Would you rather have Sergio or Seve on your Ryder Cup team?

The Scoop

They are the two greatest Spanish players of all time. But who would you rather have? Dan Murphy and Mark Townsend disagree in Alternate Shot

Sergio Garcia is the all-time record points scorer at a Ryder Cup, while Seve Ballesteros is often credited with single-handedly reviving the competition in the early ’80s.

In this edition of Alternate Shot, two of our writers argue about who they would have one their Ryder Cup team…

Sergio Garcia, says Dan Murphy

Until a week ago, it was almost impossible to split the two Spaniards – in the records books at least. Both had played in eight Ryder Cups and 37 matches. Both men had exactly 22 ½ points against their names.

Now, thanks to three points out of four in an immense personal contribution to yet another successful European week, Sergio Garcia has pulled himself above even the late, great Severiano Ballesteros.

Let’s just list the wins for a start: 2002, 2004, 2006, 2012, 2014 and now 2018.

Seve, undoubtedly, set the wheels in motion for the Europeans to become competitive in the Ryder Cup but it is Sergio’s generation that have taken their continent to a new level, one of dominance.

Perhaps Sergio’s most lasting legacy will be in the sheer number of his teammates that he has personally carried with him.

While Seve’s playing contribution will forever be defined by the greatest partnership in the event’s history, alongside Jose Maria Olazabal, Sergio has formed profitable bonds with a whole host of his comrades.

Truly, he is a team player.

He has won multiple matches alongside all of the following: Jesper Parnevik, Lee Westwood, Luke Donald, Olazabal and Rory McIlroy. Plus a win and a half with another of his compatriots, Rafa Cabrera Bello.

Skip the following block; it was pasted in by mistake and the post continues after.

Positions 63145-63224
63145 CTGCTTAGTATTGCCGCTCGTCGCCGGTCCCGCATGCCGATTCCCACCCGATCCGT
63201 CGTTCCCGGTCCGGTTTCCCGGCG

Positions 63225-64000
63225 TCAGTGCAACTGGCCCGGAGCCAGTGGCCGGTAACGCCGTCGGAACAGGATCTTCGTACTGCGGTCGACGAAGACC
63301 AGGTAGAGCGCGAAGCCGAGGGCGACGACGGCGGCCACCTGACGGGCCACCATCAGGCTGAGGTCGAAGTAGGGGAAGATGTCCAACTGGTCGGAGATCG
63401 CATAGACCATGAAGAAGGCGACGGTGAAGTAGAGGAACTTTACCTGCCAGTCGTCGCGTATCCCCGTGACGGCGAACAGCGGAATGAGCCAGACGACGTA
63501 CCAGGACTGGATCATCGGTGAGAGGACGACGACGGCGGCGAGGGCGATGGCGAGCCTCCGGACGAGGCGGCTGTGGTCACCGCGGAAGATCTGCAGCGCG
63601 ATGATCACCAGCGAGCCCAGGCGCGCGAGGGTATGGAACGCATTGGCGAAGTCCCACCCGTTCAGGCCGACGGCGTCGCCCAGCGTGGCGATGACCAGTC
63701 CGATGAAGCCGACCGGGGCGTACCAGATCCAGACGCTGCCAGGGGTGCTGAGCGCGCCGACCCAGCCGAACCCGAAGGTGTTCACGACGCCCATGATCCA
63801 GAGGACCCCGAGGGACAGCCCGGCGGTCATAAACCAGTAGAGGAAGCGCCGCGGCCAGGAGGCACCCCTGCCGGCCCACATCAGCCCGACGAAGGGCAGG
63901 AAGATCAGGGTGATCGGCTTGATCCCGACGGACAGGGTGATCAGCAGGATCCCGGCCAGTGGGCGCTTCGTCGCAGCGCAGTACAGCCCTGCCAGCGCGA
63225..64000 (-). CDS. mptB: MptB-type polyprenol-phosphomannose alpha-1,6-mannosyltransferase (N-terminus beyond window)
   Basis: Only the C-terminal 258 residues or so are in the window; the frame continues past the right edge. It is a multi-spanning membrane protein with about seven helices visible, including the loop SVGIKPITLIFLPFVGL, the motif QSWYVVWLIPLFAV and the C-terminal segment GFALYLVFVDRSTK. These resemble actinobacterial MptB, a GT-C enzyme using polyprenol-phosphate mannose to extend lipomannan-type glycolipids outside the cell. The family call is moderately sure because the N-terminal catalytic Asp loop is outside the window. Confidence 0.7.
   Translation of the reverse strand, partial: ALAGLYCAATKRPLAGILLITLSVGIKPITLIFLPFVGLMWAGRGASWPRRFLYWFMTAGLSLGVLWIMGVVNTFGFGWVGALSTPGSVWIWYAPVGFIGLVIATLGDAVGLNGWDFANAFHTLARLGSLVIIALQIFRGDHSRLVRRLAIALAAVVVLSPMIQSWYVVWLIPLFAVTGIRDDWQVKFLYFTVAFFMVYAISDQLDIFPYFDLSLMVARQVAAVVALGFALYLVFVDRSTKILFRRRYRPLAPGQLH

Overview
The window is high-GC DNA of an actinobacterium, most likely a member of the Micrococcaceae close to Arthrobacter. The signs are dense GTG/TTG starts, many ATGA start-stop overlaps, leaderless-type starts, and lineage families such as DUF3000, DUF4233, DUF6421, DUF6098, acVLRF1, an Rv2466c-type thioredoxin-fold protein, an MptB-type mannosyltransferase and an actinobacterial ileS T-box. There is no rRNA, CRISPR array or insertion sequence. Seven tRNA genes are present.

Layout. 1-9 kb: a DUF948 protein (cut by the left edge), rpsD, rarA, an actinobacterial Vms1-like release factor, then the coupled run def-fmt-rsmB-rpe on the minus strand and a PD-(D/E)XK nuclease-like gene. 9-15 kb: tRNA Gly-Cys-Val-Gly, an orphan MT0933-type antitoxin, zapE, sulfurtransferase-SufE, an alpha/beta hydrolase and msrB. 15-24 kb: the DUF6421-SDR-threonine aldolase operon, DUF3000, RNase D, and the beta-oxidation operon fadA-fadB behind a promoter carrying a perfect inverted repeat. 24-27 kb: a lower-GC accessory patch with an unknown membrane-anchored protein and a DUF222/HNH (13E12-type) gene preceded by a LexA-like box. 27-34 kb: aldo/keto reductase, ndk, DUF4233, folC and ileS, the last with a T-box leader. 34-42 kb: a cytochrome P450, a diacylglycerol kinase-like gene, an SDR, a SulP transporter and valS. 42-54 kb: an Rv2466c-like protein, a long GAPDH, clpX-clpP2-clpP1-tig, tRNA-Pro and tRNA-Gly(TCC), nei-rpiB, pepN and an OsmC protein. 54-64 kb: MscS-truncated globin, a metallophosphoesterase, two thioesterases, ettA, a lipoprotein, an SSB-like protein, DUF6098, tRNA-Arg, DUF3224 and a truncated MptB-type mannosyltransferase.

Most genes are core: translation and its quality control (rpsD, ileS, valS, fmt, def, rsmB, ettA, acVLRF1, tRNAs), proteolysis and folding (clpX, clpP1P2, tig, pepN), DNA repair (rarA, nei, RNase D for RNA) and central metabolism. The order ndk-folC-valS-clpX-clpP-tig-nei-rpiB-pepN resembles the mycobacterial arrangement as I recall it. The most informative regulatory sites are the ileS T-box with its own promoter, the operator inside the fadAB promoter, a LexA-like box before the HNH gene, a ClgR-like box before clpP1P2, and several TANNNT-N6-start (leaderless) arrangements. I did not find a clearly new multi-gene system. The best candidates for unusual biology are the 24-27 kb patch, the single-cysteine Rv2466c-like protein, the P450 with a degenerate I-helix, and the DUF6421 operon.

At 38, he may well yet have more Ryder Cups to play in. But if this is to be his last appearance then he can reflect that his final act was to pass on the Spanish torch to Jon Rahm.

Rahm, making his debut this week and the conqueror of Tiger Woods in the singles, is likely to be the next from this great golfing nation to carry Europe’s hopes. What footsteps he has to follow in.

Seve Ballesteros and Sergio Garcia

Seve Ballesteros, says Mark Townsend

I can’t believe we’re even having the conversation.

I’m not sure there’s been a greater advocate of having Sergio on this side and I couldn’t be happier that he’s now our record scorer but we’re comparing him with Seve here.

Time dims the memory a little so let’s remind ourselves that Seve was the heartbeat of various European sides that included Faldo, Woosnam, Olazabal, Langer and Lyle. He was our go-to guy for six straight Ryder Cup, from 1983 to 1993, and the public enemy No. 1 for the Americans.

As much as they might have respected or disliked him he put the fear of god into all of them for a whole decade. And when the magic had gone he was still the inspiration at Oak Hill when he kept Tom Lehman busy in the singles despite rarely locating much of the golf course.

The Miracle of Medinah and the first Ryder Cup since Seve’s death? Whose image was on the bag and clothing all week? People talked of a greater being at work that week, that person was Seve.

Speaking of which he was also part of our greatest ever partnership with Ollie, starting in 1987 where he secured four points when we won for the very first time over there. For the record they recorded 11 wins and two halves from 15 matches. No other pairing has contributed more than half that number.

Ask any European, past or present, who would be first on an all-time team and, to a man, Seve’s name would be the first to leave their lips.

In Ryder Cup terms he was the best there ever was.

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